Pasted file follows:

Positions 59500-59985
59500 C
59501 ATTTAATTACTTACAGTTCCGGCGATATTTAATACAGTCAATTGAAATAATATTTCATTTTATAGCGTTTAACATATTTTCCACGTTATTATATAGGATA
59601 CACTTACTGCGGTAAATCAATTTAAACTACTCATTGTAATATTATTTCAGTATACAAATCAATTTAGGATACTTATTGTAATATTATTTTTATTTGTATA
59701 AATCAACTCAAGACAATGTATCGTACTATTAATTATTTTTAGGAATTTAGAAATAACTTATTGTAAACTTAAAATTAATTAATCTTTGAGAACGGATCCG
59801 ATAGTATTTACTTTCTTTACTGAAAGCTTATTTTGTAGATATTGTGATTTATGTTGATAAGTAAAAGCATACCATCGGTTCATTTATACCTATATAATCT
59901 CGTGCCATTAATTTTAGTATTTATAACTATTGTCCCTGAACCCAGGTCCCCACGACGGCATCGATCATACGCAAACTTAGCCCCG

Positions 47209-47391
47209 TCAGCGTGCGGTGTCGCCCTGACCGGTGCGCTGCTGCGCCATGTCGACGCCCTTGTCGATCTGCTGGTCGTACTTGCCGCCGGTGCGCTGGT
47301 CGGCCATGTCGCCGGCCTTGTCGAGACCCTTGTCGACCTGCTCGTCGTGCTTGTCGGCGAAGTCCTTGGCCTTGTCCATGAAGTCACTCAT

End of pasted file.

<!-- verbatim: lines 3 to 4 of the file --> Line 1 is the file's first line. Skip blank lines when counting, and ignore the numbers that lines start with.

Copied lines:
59501 ATTTAATTACTTACAGTTCCGGCGATATTTAATACAGTCAATTGAAATAATATTTCATTTTATAGCGTTTAACATATTTTCCACGTTATTATATAGGATA
59601 CACTTACTGCGGTAAATCAATTTAAACTACTCATTGTAATATTATTTCAGTATACAAATCAATTTAGGATACTTATTGTAATATTATTTTTATTTGTATA